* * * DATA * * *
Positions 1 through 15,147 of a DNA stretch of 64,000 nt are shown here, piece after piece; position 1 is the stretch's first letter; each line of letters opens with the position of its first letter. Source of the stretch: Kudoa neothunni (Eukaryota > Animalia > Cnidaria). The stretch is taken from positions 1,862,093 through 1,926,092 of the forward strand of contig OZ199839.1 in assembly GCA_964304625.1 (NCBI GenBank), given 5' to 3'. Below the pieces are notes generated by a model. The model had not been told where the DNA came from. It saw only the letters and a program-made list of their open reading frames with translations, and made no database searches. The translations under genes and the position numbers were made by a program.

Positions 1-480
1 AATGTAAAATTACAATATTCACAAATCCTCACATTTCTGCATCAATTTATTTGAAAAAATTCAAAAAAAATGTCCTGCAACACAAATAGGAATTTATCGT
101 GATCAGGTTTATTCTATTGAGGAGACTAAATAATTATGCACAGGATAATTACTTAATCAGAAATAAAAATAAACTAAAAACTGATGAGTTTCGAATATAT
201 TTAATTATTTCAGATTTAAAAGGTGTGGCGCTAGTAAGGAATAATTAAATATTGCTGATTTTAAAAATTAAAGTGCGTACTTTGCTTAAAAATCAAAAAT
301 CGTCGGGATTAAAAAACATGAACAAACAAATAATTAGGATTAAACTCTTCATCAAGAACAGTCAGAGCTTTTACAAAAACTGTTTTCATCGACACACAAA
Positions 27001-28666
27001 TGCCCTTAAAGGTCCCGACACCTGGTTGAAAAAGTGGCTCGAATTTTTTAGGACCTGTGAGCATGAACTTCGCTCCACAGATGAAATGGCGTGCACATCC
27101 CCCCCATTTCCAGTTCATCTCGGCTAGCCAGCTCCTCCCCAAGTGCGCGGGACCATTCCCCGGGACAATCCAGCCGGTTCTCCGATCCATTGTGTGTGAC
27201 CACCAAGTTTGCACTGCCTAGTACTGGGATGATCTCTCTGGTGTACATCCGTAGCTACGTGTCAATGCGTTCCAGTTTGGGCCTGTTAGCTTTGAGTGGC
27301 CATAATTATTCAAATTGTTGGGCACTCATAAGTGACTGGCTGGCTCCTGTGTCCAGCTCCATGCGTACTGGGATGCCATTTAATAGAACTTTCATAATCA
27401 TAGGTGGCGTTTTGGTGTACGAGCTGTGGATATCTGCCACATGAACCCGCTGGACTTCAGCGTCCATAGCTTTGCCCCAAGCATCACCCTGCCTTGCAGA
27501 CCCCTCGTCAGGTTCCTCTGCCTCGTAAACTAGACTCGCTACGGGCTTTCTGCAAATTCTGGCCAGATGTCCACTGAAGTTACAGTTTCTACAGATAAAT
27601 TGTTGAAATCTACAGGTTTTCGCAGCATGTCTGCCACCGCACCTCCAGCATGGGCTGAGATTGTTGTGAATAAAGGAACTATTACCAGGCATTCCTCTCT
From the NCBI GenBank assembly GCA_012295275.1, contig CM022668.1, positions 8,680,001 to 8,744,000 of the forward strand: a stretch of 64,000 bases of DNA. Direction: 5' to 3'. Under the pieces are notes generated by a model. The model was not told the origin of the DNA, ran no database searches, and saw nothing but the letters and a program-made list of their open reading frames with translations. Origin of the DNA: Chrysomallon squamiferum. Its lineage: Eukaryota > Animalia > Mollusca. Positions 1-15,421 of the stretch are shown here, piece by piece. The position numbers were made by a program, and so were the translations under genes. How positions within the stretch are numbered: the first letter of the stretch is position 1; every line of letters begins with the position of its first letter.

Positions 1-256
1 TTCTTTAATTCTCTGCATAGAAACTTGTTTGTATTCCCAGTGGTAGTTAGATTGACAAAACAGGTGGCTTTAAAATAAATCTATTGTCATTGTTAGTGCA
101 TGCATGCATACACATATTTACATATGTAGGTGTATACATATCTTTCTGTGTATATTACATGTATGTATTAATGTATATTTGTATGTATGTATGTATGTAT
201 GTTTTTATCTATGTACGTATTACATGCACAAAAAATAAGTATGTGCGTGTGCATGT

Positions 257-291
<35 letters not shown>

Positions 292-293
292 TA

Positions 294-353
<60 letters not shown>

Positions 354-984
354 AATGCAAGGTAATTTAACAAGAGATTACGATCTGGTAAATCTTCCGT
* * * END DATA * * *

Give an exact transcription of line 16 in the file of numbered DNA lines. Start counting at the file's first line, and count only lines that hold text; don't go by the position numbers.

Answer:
Positions 1-256